How to Manage Pests

Pests in Gardens and Landscapes

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Long summer days, cool nights, and a mostly dry season are ideal conditions for growing fruit trees. Fruit trees require freezing or close to freezing temperatures during the winter, but generally need at least 150 days between the last spring frost and the first fall frost so that blossoms are not damaged in spring and so that the fruit will mature in the fall.

Do not plant in low spots or areas that flood frequently. If you are planting on a site where the soil is shallow because of a hardpan, break through the hardpan when preparing for planting. Do not plant trees too close together, as this may cause poor growth.

Most fruit trees do best in areas with full sun, good air movement, and well-drained soils at least 4 feet deep. Apples and pears do best in soils at least 6 feet deep.  Plant in unshaded areas as much as possible to prevent diseases. The best soils are fertile, slightly acidic sandy loam soils free of alkali or salinity. Avoid sandy, high clay, or shallow soils, although pears can tolerate clay or wet soils better than other fruit trees can.  Cherries, peaches, and nectarines cannot tolerate soils without drainage whether from hardpans, claypans, or saturated soil conditions.

Chilling hours are defined as the number of hours that the temperature is below 45° F. It is important to make sure that your area has adequate chilling hours because inadequate chilling will result in delayed foliation and uneven fruit development.

Apples are best adapted to areas with adequate chilling hours for most varieties--1,200 to 1,500 hours below 45° F to fully satisfy the chilling requirement. However, some varieties will produce with less. In areas with a maritime climate, choose low-chill varieties.

Pears are best adapted to areas with adequate chilling hours for most varieties--600 to 800 hours below 45° F to fully satisfy the chilling requirement.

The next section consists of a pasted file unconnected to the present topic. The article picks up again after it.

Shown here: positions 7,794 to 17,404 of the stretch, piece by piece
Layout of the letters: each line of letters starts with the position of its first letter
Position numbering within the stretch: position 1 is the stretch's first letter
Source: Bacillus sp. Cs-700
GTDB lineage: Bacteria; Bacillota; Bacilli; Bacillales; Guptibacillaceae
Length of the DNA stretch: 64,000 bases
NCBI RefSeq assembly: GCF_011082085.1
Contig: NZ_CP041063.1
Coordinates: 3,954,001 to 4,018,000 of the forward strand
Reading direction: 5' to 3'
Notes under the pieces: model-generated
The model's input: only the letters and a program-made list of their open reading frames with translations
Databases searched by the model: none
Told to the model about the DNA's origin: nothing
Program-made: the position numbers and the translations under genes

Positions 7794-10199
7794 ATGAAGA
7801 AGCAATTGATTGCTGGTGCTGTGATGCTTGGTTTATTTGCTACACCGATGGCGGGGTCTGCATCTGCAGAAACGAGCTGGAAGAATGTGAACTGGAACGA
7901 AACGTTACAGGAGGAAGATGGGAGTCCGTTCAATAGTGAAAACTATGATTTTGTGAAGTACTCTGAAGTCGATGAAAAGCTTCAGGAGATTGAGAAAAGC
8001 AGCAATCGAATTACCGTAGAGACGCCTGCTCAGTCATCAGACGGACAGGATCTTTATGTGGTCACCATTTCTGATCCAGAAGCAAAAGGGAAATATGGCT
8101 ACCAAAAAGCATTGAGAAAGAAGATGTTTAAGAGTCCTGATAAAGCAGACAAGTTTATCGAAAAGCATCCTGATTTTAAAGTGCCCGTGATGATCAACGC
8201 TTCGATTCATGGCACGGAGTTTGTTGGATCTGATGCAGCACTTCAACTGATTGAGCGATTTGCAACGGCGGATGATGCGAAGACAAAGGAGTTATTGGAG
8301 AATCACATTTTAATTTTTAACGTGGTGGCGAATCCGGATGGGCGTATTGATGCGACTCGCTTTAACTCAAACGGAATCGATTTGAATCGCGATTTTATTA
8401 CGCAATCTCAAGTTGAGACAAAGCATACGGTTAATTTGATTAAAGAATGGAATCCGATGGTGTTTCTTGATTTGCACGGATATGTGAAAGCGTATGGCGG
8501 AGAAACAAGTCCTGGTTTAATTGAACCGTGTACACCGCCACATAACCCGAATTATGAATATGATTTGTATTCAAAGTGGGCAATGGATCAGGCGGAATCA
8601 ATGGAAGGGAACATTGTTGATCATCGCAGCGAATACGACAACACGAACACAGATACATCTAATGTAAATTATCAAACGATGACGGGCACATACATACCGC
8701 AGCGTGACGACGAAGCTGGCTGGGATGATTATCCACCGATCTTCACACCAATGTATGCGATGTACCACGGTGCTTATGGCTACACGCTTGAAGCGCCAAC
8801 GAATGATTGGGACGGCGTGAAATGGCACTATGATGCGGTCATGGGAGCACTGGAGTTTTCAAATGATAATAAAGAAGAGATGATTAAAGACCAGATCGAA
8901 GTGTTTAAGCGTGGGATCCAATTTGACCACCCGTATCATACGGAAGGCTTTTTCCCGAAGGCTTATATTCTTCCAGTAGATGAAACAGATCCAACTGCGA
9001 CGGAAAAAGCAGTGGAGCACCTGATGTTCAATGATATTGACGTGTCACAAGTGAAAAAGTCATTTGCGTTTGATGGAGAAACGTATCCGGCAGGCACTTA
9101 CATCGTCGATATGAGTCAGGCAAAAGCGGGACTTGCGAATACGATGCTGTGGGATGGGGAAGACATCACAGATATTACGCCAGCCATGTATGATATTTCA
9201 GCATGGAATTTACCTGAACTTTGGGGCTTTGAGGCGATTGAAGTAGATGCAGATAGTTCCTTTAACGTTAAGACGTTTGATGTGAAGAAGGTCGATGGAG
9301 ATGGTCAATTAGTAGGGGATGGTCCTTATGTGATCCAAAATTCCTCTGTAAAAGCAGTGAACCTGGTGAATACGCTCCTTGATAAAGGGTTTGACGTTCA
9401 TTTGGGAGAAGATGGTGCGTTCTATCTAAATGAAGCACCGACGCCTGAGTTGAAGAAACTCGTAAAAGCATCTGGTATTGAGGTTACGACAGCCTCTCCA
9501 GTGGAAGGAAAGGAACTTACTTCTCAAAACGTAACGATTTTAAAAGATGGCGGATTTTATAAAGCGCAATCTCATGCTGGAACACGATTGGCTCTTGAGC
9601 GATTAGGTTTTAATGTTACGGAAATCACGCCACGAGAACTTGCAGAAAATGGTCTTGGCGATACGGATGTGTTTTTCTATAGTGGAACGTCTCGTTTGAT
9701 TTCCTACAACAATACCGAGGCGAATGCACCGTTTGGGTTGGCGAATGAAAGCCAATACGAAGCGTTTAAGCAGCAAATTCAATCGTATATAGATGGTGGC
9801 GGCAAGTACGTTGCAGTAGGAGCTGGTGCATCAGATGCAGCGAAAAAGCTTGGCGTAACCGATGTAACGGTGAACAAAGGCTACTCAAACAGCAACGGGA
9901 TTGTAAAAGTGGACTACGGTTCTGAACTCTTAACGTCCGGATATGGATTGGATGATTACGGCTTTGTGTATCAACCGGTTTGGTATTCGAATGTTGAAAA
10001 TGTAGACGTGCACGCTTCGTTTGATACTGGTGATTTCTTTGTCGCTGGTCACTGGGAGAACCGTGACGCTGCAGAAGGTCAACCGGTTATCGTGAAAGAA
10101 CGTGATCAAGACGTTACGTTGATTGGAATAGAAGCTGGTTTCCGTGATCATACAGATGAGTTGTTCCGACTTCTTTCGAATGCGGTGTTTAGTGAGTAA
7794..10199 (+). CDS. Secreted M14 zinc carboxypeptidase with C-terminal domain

Apricots are best adapted to areas with adequate chilling, which for apricots is 600 to 900 hours below 45° F. There are a few low-chill varieties that will bear with only 350 hours. Because of the early blooming habit of apricots, avoid planting where late spring frost occurs to avoid light crops. High temperatures also influence the quality of fruit. In areas of high rainfall, apricots do not regularly set fruit and are subject to many diseases.

Cherries have a fairly narrow range of adaptability, however they are very popular home-grown trees and can be found in most growing areas in California. For optimum production they require moderate summer temperatures because in high summer temperature areas, the fruit tend to double or spur. Cherries will not be productive in foggy coastal areas because of disease problems. Cherries require between 800 and 1,200 chilling hours. They bloom late so tend to be less injured by late frosts.

Peaches and nectarines are best adapted to areas with 600 chilling hours for low-chill varieties to 900 for higher chilling varieties. Late frosts can also damage newly developing flowers and fruit, as peaches and nectarines bloom early. Adequate heat is required in the summer to ripen fruit properly. Cool, wet climates are not typically good for growing high-quality peaches and nectarines.

For plums and prunes, there are low-chill varieties including the interspecific hybrids (crosses between apricots and plums) that will tolerate warmer conditions. Japanese plums require from 500 to 900 chilling hours and European plums require 700 to 1,000 chilling hours to satisfy the chilling requirement.

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Avoid low areas which accumulate water

Statewide IPM Program, Agriculture and Natural Resources, University of California
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